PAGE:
How craftsmanship & “total design” can inform the need for diversity within the on-chain creator economy.
The relationship between craftsmanship, design & art has been the focal point of historical movements like the Arts and Crafts and its descendant, the Bauhaus. At the opening of the Bauhaus institution Walter Gropius read his manifesto which declared in part:
“there is no essential difference between the artist and the craftsman”
I can’t help myself but seeing the current blockchain ecosystem as a neo-bauhaus, where new creators + leaders are emerging, teaching and changing the landscape of finance, design, art, music, culture forever. Designers, musicians & writers are learning solidity, 0xmons is breaking down degrees of on-chain-ness in a Twitter thread & a decentralized profit sharing tribe of elite gamers is emerging. Gropius believed the Bauhaus could “create a new guild of artists without the class-distinctions that raises an arrogant barrier between craftsmen and artists.” The Bauhaus movement took in consideration the machinery and industrial devices arising during that period to create a strong design school that included architecture, visual art, textiles + homeware. They pushed the idea of complete creations which included considered materials & tools to allow the products to re-emerge in a new way that hadn’t been seen since mass production.
Total work of art_Total Systems_Total Design_Total Freedom_
Blockchain-enabled "Total Design" should allow us to invest in creative communities while casting off old world confines. Total design equates craftsmanship with artistry since it left an indelible mark on art & design practices until today. We live in increasingly connected and globalized societies where we should be able to observe and understand the impacts of our actions and in contrast how the actions of others impact us. It’s in the spirit of Total Design within the current paradigm that we must revisit present structure and reevaluate how we think about "merch" "factories" & profit redistribution.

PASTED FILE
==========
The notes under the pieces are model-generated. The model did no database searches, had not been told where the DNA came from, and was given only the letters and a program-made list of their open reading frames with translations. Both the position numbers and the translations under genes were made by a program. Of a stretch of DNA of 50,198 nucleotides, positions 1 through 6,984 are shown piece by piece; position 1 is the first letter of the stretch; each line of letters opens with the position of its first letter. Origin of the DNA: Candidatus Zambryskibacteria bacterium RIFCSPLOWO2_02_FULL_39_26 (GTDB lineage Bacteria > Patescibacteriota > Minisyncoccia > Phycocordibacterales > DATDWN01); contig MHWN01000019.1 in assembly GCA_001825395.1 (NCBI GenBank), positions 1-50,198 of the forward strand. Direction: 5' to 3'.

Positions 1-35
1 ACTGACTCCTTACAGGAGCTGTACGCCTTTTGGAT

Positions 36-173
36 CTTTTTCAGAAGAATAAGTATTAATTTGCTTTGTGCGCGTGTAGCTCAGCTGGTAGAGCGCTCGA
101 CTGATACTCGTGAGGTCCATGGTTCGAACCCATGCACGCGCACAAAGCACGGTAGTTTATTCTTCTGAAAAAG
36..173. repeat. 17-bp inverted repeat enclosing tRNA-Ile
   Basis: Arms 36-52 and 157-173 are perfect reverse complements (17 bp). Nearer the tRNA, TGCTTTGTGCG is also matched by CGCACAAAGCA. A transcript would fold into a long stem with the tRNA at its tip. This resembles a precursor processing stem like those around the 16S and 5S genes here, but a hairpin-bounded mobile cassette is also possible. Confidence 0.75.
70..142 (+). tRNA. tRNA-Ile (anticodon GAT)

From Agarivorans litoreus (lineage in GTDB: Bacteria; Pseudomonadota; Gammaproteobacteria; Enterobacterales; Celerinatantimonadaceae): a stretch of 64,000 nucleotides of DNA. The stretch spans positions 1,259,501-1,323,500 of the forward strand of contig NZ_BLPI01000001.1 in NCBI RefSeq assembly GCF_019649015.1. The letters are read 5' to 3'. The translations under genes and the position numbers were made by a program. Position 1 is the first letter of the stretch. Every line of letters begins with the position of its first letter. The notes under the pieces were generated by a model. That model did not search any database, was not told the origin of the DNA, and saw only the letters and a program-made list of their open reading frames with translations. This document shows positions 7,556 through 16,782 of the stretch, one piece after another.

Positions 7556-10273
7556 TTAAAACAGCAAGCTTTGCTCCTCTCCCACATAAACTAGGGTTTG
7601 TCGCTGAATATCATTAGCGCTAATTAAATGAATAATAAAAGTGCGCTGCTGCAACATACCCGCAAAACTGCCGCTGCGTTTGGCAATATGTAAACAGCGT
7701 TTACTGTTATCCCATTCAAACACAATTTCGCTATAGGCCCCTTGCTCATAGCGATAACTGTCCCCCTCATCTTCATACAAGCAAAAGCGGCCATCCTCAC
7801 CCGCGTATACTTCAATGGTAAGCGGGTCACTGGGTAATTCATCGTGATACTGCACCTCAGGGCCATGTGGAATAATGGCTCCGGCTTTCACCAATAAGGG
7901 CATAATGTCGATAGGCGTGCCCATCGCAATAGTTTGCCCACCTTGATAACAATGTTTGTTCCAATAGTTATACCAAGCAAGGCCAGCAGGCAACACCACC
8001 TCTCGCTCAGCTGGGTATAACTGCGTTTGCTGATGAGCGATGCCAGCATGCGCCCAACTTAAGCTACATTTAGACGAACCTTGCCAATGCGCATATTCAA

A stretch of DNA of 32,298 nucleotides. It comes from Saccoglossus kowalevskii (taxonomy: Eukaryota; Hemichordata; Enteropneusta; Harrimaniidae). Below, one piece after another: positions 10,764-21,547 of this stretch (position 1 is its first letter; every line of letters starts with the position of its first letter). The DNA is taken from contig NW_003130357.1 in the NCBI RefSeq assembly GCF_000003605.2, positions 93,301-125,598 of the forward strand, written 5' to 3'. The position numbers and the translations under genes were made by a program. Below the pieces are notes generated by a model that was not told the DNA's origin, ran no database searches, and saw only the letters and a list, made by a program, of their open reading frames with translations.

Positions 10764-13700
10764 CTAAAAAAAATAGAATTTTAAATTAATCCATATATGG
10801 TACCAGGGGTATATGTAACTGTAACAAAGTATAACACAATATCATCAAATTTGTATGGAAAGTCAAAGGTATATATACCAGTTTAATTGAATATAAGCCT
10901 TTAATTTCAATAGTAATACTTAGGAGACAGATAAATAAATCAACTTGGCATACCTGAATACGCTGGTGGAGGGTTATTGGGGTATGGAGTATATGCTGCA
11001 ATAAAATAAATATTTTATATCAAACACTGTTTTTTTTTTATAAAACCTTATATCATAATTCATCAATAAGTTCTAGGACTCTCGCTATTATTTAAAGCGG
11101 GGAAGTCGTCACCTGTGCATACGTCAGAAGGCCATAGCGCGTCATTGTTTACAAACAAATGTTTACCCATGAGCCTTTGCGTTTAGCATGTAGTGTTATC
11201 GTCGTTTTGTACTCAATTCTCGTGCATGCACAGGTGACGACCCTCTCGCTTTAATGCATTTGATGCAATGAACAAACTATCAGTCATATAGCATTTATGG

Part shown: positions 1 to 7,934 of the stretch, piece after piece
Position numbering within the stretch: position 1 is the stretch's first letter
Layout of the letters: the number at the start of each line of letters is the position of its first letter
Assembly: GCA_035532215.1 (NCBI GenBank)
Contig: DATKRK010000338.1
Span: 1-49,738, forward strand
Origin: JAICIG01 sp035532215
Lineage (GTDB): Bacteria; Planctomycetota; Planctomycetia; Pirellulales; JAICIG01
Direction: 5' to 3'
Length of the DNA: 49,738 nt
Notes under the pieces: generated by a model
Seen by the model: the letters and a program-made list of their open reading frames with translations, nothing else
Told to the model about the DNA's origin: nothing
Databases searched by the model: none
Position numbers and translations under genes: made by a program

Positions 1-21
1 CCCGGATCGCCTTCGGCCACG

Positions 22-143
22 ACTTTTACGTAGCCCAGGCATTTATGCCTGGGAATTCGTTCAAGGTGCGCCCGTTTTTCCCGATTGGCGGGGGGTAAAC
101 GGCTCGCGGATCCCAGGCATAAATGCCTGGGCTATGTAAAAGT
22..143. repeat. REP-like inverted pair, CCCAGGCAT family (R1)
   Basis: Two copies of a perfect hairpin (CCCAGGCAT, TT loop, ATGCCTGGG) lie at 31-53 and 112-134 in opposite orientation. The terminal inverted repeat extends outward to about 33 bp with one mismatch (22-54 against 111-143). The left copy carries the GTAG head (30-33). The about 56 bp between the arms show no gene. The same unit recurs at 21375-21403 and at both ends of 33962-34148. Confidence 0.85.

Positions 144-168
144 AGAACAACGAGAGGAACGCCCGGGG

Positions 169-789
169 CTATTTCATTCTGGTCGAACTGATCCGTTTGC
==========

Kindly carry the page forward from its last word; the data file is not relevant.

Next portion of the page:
Perhaps by studying craft & it’s close ties to ancient cultural pillars we could begin to truly reinvent systems and find some alternatives to how we presently produce garments and other physical off chain products.
Transparency is the key to bringing value and recognition to the many skilled artists & artisans working both within small-scale production & within global fashion supply chain. “Total design” should push us to research new modular production structures where web3 communities can co-create and embed non computerized creators and makers into the internet of things. These frameworks would take in consideration the women & men of color working in the factories wholesaling their craft with little to no returns on the products’ profits.
I can't stop thinking about the Silk Road when imagining collective ecosystems for garment creation. The ancient Silk Road was a network of trade routes that ran from China to the Mediterranean and beyond, allowing the exchange of silk, tea, dyes and spices from the east for blankets, textiles, camels, gold and silver from the west. Its deceased modern equivalent (RIP) was an ever expanding digital community who could reach out and be seen at unprecedented speeds. The open web being built can create the kind of transparent connections that would allow the craftsmen, the makers (sewers, pattern makers, printers, embroiderers) to own the means of productions proportionally + access to profits. (Silk Road 3.0)
Alt title: “001: On slave labor crypto merch”